Monday, September 18, 2017

Muse Nouveau


In the summer of 2016, my companion and I went on an adventure to Prague. It was our first trip together abroad, and we absolutely loved it! Prague has been a favored destination of mine due to its whimsical architecture, rich history, and being the home of one of my absolute favorite artists: Alphonse Mucha. It was serendipitous that my absolute favorite band would be playing there at that time as well. We spent 10 days exploring the city of Praha, the surrounding country side, and ended our vacation with a bang at a MUSE concert. 






Seeing Muchas "Slav Epic" paintings in person was incredibly awe inspiring.






It was the blending of my favorite artists, musical and visual, that inspired me to create a series of art nouveau illustrations based on MUSE songs. I began studying the visual style with purpose, drawing from what I had observed at the museum and from all of my art books and saved images online.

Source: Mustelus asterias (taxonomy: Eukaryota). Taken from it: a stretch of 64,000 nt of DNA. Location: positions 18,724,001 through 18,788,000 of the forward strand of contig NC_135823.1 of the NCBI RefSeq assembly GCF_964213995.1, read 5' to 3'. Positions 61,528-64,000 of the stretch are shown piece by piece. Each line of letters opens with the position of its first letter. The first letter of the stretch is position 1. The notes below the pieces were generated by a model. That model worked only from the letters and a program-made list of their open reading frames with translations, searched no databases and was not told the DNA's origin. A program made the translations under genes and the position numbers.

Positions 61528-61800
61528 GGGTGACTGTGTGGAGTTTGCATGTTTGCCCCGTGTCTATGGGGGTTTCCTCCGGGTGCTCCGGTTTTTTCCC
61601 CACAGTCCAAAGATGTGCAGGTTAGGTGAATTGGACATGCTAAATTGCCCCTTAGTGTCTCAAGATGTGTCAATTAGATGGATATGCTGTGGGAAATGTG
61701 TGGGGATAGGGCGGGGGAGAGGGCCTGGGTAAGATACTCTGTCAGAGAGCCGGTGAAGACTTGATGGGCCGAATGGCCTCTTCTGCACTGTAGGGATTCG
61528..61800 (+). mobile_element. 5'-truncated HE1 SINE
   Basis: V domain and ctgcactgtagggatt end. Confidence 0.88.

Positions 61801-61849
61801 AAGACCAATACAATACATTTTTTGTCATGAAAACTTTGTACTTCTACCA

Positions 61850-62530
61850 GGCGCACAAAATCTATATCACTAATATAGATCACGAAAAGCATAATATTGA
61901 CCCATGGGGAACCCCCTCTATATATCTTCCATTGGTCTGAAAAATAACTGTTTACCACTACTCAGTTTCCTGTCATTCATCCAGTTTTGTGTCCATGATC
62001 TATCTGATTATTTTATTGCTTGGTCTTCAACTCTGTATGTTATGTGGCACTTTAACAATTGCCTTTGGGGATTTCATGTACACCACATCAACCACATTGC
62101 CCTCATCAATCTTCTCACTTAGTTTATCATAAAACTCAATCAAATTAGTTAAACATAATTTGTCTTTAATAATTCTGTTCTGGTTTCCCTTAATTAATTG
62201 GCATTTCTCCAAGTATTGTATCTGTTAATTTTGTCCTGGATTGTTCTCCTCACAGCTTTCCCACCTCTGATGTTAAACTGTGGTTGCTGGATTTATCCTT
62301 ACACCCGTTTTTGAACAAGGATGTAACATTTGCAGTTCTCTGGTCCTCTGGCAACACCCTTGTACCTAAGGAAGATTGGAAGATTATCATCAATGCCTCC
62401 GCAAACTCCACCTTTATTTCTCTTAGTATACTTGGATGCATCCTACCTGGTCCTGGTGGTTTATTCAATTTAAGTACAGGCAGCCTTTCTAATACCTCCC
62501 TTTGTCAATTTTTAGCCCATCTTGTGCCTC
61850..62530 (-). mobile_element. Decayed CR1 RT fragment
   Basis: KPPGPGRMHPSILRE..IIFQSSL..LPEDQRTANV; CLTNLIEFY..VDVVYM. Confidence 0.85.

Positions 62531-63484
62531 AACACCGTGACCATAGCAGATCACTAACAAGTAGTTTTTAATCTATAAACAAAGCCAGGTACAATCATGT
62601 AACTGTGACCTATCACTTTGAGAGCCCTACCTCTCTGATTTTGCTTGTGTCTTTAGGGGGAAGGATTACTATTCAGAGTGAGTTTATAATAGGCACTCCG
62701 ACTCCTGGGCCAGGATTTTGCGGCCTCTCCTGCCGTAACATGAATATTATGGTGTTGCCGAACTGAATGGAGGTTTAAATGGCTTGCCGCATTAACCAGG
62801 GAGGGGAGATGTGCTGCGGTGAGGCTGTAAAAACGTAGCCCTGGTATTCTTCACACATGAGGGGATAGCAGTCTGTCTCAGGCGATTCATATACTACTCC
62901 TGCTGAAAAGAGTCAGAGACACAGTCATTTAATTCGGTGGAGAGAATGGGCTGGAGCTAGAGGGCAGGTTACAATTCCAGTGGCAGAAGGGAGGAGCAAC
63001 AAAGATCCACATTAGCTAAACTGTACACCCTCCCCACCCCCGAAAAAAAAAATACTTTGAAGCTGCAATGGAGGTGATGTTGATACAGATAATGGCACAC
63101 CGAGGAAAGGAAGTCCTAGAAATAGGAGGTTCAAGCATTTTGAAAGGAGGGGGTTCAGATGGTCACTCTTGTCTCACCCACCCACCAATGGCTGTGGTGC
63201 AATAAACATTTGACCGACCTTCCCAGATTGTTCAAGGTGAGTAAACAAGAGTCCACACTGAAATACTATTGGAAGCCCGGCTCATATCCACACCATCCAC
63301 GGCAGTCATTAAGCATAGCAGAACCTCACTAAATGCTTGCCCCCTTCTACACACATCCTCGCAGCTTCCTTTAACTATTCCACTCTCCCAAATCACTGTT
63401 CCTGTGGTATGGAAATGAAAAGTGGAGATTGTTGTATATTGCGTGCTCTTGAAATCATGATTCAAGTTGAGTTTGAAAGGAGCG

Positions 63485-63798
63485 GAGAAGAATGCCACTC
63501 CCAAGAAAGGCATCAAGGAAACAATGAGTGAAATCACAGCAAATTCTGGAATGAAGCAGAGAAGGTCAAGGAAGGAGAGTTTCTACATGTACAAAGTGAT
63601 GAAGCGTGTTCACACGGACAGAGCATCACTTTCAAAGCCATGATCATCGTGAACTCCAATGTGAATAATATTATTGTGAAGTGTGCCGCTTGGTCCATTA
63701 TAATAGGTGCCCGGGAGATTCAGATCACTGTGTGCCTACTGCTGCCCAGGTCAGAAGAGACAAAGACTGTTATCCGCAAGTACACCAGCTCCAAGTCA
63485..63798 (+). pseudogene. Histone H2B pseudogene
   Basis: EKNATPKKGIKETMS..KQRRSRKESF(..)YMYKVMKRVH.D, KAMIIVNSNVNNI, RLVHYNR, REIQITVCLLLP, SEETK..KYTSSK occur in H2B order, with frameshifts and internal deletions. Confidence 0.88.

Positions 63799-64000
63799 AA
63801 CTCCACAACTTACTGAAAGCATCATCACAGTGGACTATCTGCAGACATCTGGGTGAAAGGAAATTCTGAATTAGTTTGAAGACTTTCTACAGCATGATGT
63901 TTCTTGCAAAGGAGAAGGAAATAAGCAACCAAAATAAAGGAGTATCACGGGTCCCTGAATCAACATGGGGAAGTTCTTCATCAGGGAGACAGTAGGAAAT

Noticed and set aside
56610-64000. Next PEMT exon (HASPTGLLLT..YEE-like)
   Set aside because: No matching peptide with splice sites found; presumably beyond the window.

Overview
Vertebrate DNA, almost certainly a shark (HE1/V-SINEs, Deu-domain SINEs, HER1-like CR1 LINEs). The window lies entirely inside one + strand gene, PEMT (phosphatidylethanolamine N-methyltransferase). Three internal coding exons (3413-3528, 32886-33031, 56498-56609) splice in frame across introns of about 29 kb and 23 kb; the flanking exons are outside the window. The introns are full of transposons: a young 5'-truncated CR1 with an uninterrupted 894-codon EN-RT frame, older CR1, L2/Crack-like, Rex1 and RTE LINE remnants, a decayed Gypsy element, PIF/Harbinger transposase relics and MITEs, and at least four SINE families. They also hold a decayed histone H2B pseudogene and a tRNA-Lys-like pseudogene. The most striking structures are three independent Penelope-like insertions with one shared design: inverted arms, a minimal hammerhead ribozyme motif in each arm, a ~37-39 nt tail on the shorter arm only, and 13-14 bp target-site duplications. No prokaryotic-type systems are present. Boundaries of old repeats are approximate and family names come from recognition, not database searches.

The first song that stuck in my head to illustrate was "Revolt" off of MUSE's Drones album. 


I drew more inspiration from the painting "Liberte" by Eugene Delacroix.


I began playing around with different period fonts, and created basic geometric frames in Flash.



After struggling with the pose of my drawing, especially the hand and the controller, I remembered the most basic of artist rules - you are your best reference! So I took some photos of exactly how I wanted the hand to look.


Below is a gif of my process, working through the sketch ideas to the finished color.